Elise was new in the seventh grade. She was beyond nerdy. She wore little wire-framed glasses and braided barrettes (so elementary school). She favored white turtlenecks dotted with tiny strawberries; she always got straight A’s.
I used to get straight A’s. In elementary school, good grades were effortless, but in junior high, my A’s turned into B’s, then C’s, especially in math. I only did well in Composition, where we wrote stories and poems. My mother took away my radio and Olivia Newton-John tapes till my report card improved.
When you got straight A’s, you got a certificate that said Outstanding Achievement, signed by the principal. I had yet to get one, but Elise got one every time.
“That’s disgusting,” I said to her once, spotting the certificate on her desk.
She scrunched up her librarian face. “What?” she said.
I had been trying to make a joke. “Getting all A’s. It’s really disgusting you know.”
I sighed. “Forget it.” What a nerd.
Since the first grade I had been friends with Susan, who wasn’t a nerd but was very smart. My father said she’d probably be a lawyer. Since the fifth grade, I had known Marie and Lauren. Marie had long curling brown hair and huge eyes; Lauren was blond, tall, and rather chubby. She played Dorothy in our fourth grade production of The Wizard of Oz. People still talked about how well she sang “Over the Rainbow.”
It was Lauren who made friends with Elise first. I don’t even know how. Lauren was always making friends with new, seemingly quiet girls, and bringing them over to our group, like stray kittens. Aside from Elise, she had also brought over Marie V. (now the original Marie would forever be known as Marie R.), darkly beautiful, and Andi, who at 5’10” would later become a model.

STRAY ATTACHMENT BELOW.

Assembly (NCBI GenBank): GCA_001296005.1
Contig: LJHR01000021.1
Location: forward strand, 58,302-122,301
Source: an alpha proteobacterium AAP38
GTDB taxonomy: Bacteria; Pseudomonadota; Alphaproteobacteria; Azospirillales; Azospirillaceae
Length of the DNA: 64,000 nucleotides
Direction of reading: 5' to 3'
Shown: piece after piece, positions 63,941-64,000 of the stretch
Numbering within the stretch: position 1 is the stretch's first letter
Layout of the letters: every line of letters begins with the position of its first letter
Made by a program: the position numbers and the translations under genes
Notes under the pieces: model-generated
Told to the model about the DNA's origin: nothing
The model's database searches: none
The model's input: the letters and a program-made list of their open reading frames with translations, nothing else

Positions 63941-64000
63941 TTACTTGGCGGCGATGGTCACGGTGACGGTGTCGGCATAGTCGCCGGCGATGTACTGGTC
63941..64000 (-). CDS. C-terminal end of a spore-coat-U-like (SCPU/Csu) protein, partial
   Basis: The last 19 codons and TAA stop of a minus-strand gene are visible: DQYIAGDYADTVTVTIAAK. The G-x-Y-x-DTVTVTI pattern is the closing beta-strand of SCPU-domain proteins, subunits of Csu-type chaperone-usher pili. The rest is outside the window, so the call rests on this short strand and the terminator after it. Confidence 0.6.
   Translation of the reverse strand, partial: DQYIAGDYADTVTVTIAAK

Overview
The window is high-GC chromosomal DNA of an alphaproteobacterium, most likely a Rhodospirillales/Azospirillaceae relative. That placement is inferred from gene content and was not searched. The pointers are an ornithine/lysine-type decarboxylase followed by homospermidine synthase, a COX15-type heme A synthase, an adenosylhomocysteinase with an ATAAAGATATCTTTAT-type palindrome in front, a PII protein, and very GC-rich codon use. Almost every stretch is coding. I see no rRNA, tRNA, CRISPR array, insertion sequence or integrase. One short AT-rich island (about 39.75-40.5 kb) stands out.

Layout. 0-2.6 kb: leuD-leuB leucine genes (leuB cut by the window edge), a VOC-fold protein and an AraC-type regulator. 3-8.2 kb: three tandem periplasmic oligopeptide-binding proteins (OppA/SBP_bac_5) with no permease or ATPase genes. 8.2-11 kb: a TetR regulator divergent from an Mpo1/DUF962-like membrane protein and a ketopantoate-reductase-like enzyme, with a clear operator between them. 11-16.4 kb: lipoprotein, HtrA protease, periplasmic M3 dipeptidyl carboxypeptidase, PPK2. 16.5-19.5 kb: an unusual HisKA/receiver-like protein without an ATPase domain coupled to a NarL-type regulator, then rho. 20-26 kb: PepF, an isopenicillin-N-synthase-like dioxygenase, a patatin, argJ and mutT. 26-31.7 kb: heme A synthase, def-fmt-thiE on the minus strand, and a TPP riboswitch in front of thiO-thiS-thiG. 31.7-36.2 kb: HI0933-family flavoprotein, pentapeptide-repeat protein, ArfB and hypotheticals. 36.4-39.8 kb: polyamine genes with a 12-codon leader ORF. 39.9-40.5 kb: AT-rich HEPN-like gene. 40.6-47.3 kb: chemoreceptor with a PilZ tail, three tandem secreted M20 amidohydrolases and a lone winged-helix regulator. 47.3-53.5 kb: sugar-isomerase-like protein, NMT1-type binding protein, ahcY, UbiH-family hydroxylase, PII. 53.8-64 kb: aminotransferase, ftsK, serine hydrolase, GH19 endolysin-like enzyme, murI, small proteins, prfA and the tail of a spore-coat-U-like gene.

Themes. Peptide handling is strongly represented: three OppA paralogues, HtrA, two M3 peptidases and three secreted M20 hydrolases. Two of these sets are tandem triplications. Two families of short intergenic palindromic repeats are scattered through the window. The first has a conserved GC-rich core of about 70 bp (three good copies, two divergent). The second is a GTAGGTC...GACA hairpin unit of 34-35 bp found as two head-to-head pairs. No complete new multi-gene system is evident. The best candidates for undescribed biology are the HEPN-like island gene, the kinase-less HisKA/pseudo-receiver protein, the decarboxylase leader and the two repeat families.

By eighth grade, Elise had changed completely. She wore contacts now and had cut her hair into a cute bob. She had gotten ridden of the turtlenecks and upgraded her wardrobe to 1985. Big shirts, long sweaters, and oversized pearls. Gone was the mousy grind who didn’t get my sarcastic humor. In her place was a tall and willowy ballet dancer, a navy brat who had lived in Italy and Hong Kong, a wannabe writer like me.
I turned fourteen that April. For my birthday, we went swimming at the Y, then to my house, where we gorged ourselves on cake and my mother’s fried noodles, egg rolls, and wontons. After my parents left for an all-night mah-jongg party, we went wild – dancing, screaming for no reason, doing obnoxious imitations of our teachers and classmates.
Elise had come straight from ballet, and still had on her leotard and tights under her clothes. Overheated, she stripped off her jeans and ran pantless through the house. (Why she didn’t just take off her tights, I don’t know.) I have a photo of her in mid-run, giant sweater half-off one shoulder, a goofy smile on her face.